Figure 1. Sensors are everywhere.Low-power wireless sensor nodes powered by an energy harvesting system, such as this wireless temperature sensor from ABB, powered by harvested thermal energy, can be placed in place to obtain more industrial environmental data
Reliability and safety are the most important
For consumer applications, cost is often the most important consideration, while industrial applications typically prioritize reliability and safety. According to ON World’s survey of global industrial WSN users, reliability and security were the two most important issues they cited. The profitability of a company, the quality and efficiency with which workers produce goods, and the safety of workers often depend on these networks. This is why reliability and security are essential for industrial wireless sensor networks.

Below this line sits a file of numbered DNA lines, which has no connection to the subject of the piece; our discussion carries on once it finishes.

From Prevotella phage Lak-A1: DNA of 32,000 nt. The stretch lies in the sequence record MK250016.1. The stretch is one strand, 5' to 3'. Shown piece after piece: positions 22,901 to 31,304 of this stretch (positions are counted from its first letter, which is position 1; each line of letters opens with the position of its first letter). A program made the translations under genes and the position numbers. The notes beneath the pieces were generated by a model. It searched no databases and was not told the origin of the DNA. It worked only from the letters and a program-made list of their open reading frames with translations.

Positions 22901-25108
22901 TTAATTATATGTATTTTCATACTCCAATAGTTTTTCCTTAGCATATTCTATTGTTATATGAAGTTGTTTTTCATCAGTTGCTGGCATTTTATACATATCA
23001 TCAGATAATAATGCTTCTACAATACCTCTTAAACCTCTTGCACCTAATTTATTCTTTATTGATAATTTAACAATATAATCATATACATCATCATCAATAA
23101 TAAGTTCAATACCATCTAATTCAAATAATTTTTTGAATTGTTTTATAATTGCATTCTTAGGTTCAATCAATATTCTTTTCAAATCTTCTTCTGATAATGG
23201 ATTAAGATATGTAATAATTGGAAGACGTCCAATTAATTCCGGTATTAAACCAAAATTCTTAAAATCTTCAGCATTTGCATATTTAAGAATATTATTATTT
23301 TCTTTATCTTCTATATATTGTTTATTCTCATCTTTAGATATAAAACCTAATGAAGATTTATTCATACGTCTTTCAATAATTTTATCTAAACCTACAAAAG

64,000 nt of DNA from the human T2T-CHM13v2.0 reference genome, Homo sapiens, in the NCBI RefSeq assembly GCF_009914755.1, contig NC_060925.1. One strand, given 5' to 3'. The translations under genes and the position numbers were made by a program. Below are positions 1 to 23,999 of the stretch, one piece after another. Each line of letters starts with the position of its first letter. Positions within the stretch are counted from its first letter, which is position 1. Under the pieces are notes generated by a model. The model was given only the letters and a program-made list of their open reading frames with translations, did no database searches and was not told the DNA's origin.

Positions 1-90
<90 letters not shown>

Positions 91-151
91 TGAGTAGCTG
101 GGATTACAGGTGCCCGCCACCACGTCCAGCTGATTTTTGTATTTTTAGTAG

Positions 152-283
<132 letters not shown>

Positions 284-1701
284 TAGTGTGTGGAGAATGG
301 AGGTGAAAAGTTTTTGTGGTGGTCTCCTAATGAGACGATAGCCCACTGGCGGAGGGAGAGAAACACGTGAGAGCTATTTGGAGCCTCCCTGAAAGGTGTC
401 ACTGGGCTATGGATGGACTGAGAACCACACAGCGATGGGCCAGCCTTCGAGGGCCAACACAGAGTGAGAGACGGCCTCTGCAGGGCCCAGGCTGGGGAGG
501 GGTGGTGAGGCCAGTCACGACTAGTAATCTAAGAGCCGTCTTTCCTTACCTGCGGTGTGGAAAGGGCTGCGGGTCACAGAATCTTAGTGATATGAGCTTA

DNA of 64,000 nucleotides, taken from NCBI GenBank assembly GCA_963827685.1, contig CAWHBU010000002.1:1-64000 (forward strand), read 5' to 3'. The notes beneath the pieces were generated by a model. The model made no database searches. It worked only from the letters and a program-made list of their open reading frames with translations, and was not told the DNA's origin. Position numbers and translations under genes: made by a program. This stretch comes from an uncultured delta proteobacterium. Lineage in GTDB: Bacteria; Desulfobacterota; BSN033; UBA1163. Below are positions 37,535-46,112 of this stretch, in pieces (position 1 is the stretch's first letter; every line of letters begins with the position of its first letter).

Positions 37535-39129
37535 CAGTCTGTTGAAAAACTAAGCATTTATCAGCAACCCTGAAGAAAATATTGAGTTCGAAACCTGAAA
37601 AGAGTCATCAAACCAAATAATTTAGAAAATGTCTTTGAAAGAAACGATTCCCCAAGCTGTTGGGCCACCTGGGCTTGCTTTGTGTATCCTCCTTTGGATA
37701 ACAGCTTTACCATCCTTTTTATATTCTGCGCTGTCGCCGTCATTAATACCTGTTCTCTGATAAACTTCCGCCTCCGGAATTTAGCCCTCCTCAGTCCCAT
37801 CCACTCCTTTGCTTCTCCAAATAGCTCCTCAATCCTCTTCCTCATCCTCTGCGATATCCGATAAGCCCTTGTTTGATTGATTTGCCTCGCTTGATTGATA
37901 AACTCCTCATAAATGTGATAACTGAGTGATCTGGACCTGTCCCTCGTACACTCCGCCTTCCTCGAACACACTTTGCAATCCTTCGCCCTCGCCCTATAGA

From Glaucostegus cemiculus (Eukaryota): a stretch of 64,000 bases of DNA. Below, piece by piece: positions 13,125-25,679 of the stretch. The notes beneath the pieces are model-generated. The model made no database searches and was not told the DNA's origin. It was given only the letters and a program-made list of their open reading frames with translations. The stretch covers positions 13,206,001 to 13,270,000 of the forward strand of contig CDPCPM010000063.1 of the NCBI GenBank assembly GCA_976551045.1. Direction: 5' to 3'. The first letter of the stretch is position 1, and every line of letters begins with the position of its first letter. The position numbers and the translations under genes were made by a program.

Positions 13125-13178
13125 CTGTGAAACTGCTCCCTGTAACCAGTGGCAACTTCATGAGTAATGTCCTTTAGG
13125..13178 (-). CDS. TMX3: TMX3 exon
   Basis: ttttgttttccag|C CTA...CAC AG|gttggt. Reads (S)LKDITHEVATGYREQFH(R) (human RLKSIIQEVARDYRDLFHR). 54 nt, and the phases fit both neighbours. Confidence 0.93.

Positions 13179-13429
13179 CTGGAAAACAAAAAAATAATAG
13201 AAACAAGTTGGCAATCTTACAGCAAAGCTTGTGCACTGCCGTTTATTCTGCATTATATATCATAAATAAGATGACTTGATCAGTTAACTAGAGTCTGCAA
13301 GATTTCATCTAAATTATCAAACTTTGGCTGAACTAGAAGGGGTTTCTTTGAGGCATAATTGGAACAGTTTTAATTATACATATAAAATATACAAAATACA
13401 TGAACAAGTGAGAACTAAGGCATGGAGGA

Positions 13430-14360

A general principle for improving network reliability is to provide redundancy, and to set up failover mechanisms for possible problems so that the system can resume operation without losing data. In wireless sensor networks, there are two ways to utilize redundancy. The first is the concept of spatial redundancy, where each wireless node can communicate with at least two other nodes, and a routing mechanism allows data to be forwarded to either of the two nodes and still reach the intended final destination. In a properly designed mesh network, each node can communicate with two or more adjacent nodes, and if the first path is unavailable, it automatically switches to another path to send data, so the mesh network is similar to point-to-point. Compared with the network, it has higher reliability. The second type of redundancy can be achieved using multiple channels available in the RF spectrum. The concept of channel hopping refers to the fact that pairs of nodes can use a different channel each time they transmit data, so in the ever-changing and harsh RF environment faced by industrial applications, a temporary problem with any given channel will not affect data transmission . In the IEEE 802.15.4 2.4GHz standard, there are 15 spread spectrum channels available for frequency hopping, making channel hopping systems more resilient than non-frequency hopping (single channel) systems. Several wireless mesh networking standards use this dual-redundant time-slot channel-hopping (TSCH) technique, including IEC62591 (WirelessHART) and the upcoming IETF 6TiSCH standard. These mesh networking standards utilize wireless frequencies in the globally available license-exempt 2.4GHz spectrum and stem from work done by the Analog Devices SmartMesh team, which pioneered the application of the TSCH protocol to low power consumption, starting with SmartMesh products in 2002 , on resource-constrained devices.